It now heads to the Senate where sponsor says passage could be a challenge.
Annapolis, Md (KM) Legislation to prohibit people under age 18 from using tanning beds at businesses that offer these services using ultralight technology was approved on Thursday by the House of Delegates. The was 99-38.
“They have been trying to pass legislation on this for the past 12 years. There’s been five previous bills, and this is as far as it’s ever gotten,” says Frederick County Delegate Karen Lewis Young (D), the bill’s sponsor.
She says exposure to artificial sunlight can be harmful to minors. “This will offer great protections to young people who are at risk for tanning beds. The UV rays emitted by these beds are very dangerous. They have about ten times more power than natural sun>’
Supporters also say these increased UV rays can lead to skin cancer in later years.
Critics have often said this is overreach on the part of the state government. “Well, is it overreach to say that if you’re under 18, you cannot purchase and smoke cigarettes; or get alcohol and drink it? Why is this different? This is just as dangerous if not more so,” Delegate Young responds.
Others have said it will hurt businesses which make their money by providing indoor tanning services. “There is are times that you’ve got to draw the line. And if your profit model is based on something that’s extraordinarily dangerous, maybe you ought to change you business model,” responds Young.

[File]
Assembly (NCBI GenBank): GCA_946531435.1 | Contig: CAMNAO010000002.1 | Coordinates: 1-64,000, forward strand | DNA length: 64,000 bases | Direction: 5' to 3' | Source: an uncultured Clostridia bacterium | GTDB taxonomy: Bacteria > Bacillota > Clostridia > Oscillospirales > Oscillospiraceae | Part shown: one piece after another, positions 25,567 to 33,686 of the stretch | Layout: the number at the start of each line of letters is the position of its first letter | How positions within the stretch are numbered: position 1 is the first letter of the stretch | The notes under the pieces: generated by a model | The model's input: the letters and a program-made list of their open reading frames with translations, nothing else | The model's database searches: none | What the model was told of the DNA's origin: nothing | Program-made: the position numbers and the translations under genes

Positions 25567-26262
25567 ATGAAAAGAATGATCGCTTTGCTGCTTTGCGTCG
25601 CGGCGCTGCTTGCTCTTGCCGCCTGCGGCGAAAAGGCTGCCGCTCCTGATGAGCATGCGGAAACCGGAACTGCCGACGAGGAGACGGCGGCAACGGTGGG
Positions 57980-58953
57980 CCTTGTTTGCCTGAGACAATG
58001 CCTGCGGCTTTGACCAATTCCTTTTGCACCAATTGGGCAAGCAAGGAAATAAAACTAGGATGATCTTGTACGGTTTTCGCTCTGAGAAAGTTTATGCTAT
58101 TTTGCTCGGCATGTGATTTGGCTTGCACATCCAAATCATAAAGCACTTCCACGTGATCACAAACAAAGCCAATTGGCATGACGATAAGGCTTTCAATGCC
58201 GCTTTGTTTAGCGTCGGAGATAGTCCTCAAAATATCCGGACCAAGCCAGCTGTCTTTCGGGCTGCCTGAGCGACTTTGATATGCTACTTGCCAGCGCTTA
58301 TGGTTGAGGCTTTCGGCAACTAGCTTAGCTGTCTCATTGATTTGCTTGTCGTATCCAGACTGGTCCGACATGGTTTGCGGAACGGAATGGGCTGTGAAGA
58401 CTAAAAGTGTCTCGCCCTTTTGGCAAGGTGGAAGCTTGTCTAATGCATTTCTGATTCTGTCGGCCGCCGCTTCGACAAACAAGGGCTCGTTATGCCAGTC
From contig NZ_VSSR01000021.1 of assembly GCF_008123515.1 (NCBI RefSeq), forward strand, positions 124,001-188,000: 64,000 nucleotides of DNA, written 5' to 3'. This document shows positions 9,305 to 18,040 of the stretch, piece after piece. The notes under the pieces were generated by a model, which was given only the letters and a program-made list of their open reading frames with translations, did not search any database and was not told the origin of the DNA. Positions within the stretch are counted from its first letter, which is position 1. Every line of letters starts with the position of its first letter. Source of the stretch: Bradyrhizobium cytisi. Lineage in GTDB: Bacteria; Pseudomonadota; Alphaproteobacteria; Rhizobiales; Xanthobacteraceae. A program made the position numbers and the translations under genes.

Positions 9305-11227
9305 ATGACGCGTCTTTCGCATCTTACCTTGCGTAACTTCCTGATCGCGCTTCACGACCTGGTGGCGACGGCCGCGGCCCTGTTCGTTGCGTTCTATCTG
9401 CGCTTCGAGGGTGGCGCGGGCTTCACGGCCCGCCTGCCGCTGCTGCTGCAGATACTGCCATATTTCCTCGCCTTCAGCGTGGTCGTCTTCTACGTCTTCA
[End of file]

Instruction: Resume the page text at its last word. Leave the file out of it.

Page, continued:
But she says if this legislation passes, adults can still patronize businesses which operate tanning beds.
Now that the bill has passed the House of Delegates, Young says getting it through the Senate could be challenging. “The vote in their committee was quite a bit closer,” she says. “So I think it will be closer in the Senate. But I think common sense will prevail, and the safety of our young will take precedent some of the other concerns that have been raised.”
Young says there is one favorable vote already lined up in the Senate. She says her husband, Frederick County State Senator Ron Young (D), will vote for it. “He had a nephew that died of that melanoma at the age of 29. So he is very sensitive to this topic,” says Young.
By Kevin McManus